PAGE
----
Tuesday, March 29, 2016

Going Postal

Sleds like my parent's

If you've been reading this blog, you know I recently took a little look-see into the past. To the days when people literally reached out and touched someone. Instead of posting a selfie on facehole, they posted a card. In the mail. Weird, but true. I sorted through my cousin Jane's well aged, dusty shoe box full of postcards last month. My trip down Jane's memory lane took me to 1960's Vegas and titillating topless ice skaters. Ooh-la-la. I learned what kind of bed spreads the Holiday Inn favored back in the day. Burnt orange. And I was educated about a new species of rabbit. The  Jackalope. You know, rabbits with antlers.  

This investigative postal-ism prompted me to dig up my own hand written past. I sifted through my oldest box of cards. I'm a pack rat just like my cousin. I don't know why, but I saved everything. Wow! I received a lot of high school graduation cards. Geez, it's pretty easy to graduate from high school. I hope my friends and family didn't think it was Med school or something. I also discovered that my college boyfriend sent me more cards in just a few years of dating, than my husband has given me in fifteen years of marriage. Including the 4 years we dated before that. For shame! And then there's the mystery of the people that seem to be so important in you life. For awhile. They send you thoughtful cards and never forget your birthday and then mysteriously vanish. Seriously, there were cards from people that I can't remember from Adam. Or was it Eve.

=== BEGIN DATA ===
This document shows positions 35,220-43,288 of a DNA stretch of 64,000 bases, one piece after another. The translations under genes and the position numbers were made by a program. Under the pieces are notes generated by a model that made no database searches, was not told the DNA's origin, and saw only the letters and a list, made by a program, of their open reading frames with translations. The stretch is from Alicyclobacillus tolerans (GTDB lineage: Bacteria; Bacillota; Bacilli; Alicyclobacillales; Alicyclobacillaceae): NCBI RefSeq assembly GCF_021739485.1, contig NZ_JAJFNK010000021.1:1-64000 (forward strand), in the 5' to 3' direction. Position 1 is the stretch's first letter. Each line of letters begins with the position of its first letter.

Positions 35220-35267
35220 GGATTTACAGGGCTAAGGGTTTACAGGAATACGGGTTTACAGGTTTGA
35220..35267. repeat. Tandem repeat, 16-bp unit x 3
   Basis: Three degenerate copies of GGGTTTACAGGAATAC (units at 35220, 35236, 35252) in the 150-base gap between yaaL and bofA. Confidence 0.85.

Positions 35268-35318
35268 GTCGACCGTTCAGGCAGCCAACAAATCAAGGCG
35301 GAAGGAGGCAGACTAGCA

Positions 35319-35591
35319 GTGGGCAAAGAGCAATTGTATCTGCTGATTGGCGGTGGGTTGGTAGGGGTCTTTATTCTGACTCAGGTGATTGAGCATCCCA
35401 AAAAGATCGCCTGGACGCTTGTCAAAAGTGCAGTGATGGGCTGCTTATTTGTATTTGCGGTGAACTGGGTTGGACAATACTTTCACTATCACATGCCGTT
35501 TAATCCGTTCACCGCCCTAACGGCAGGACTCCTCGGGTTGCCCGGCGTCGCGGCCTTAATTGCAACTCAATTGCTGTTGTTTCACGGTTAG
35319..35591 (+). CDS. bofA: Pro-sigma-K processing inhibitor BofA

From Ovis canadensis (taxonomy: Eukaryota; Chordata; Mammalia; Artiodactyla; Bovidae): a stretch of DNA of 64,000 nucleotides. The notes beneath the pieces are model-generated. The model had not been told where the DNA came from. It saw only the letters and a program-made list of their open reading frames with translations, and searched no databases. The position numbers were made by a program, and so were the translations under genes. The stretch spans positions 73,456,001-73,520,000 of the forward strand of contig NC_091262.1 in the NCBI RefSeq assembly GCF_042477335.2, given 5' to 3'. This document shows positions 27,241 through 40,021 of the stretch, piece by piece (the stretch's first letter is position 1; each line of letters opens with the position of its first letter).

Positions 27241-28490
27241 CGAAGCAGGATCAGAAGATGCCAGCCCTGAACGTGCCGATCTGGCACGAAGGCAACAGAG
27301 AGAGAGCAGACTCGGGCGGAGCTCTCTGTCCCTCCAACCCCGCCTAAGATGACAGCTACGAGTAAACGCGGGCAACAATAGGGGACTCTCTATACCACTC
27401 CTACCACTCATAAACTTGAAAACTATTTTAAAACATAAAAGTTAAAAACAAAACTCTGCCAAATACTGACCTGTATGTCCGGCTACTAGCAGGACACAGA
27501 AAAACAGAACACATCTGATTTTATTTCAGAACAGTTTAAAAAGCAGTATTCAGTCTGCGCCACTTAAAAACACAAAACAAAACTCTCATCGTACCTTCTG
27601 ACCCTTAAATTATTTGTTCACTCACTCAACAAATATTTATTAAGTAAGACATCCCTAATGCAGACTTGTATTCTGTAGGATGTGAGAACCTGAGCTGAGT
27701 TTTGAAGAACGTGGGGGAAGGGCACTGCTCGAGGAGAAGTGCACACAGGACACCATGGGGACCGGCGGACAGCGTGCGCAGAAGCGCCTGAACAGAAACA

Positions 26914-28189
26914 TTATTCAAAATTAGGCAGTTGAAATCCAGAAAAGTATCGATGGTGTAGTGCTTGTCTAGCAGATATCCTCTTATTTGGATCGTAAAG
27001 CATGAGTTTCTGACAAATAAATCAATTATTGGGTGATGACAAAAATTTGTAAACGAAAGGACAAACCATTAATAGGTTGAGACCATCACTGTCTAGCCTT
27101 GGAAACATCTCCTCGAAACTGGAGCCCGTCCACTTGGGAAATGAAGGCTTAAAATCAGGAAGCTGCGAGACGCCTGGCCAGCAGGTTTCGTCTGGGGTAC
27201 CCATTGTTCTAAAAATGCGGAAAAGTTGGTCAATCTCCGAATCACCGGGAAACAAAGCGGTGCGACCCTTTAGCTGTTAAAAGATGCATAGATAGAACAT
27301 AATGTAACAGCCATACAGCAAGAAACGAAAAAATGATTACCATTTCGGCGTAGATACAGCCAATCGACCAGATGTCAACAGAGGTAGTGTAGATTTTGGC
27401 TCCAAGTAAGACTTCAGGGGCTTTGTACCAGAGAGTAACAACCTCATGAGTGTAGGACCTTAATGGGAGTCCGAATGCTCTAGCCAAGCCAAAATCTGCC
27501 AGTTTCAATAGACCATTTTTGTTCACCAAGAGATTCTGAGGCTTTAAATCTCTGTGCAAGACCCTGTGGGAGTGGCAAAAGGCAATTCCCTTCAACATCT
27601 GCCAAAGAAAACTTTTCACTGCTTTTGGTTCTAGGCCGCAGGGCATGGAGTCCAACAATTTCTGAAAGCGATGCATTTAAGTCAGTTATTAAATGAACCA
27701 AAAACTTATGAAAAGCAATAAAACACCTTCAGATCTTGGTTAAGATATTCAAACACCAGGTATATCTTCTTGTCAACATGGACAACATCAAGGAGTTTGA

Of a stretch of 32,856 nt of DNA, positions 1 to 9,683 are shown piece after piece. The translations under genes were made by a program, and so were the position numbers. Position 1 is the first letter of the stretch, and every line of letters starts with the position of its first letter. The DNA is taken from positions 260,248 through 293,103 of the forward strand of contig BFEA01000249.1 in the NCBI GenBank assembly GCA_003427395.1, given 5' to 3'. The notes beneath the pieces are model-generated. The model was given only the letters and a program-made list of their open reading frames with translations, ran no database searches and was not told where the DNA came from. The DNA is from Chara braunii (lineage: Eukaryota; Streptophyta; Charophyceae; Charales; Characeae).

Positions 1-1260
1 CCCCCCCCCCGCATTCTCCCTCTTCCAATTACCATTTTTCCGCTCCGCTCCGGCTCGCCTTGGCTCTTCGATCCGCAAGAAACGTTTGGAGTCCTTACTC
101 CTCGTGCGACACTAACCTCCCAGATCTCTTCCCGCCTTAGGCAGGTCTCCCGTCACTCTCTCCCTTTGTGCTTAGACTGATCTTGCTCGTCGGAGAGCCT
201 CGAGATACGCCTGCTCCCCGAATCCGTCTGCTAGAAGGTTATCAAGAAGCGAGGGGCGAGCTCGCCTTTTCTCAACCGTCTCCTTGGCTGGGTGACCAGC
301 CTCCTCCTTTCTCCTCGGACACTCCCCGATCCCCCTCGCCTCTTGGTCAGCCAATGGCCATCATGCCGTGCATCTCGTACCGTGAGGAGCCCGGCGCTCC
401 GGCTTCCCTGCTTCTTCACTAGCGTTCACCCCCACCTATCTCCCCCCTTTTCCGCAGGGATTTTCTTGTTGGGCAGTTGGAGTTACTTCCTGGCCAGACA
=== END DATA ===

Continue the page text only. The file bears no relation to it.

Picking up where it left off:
But the sweetest cards were from my parents. I remember crying into an unfamiliar pillow when my parents started traveling out west to snowmobile in the mountains. I was probably only around 6 years old when they left me with our pastor and his family for two torturous weeks. I found out later that my Mom shed just as many tears as me in those early years. The featured card is from 1975. I was eight year's old and had graduated to staying with my friend Vikki and her family. I remember the Christianson's only ate healthy cereal. For God's sake Mom! How could you leave me with those savages? "Ah, excuse me, Mrs. Christianson. Um, where exactly do you keep your cookie crisp cereal? What???!!! You don't have any!!!!!" 
If only I knew a good swear word when I was eight. Like good old W.T.F. But I didn't.

My parents had a lot of adventures snowmobiling in Yellowstone. They enjoyed wilderness wiener roasts with grizzly bears. Sort of. They saw Buffalo and Elk in their natural habitat. (see above) They experienced high altitude sled troubles. (snowmobiles are called sleds by true devotees)  And, thank goodness, they sent lots of postcards. Postcards that always ended with Love, Mom and Dad. Priceless. Or, at least 10 cents worth. 


Marie C said...

How long were you & your parents apart from each other? It must have been so hard because you were very young! Loved the postcard and your comments about this journey you have been taking back into the ephemeral past! Topless ice skating...ahem! :-) The book I am reading now goes back & froth between the author's grandparents' time (early 20th c) to when he is researching them in the 1970s for a book. Quite a shocking change in EVERYTHING from that one period to the other. The topless ice skating made me think of that...his "secretary" is all into "free love" and such and in the chapter I read just berated him for fading out from the "sex scenes" when they happen in his grandparents' lives. It's a wonderful book I will eventually finish and review but it is slow going. Just SO MUCH going on in my life right now! :-)

Linda Hensley said...

You don't know how good you had it. My family not only ate healthy cereal, we only had the kind Mom made from oatmeal and buckwheat. AND, they never went away and left us alone. We had to go with them and I didn't have any cuss words yet either. Kids today just don't know how rough it was in the olden days!

DJan said...

I just loved this story and postcard. I still have a few cards from my mom and a letter or two that my dad wrote (not to me, but I ended up with them). I love to see my parents' handwriting, it brings them back in a way, doesn't it? :-)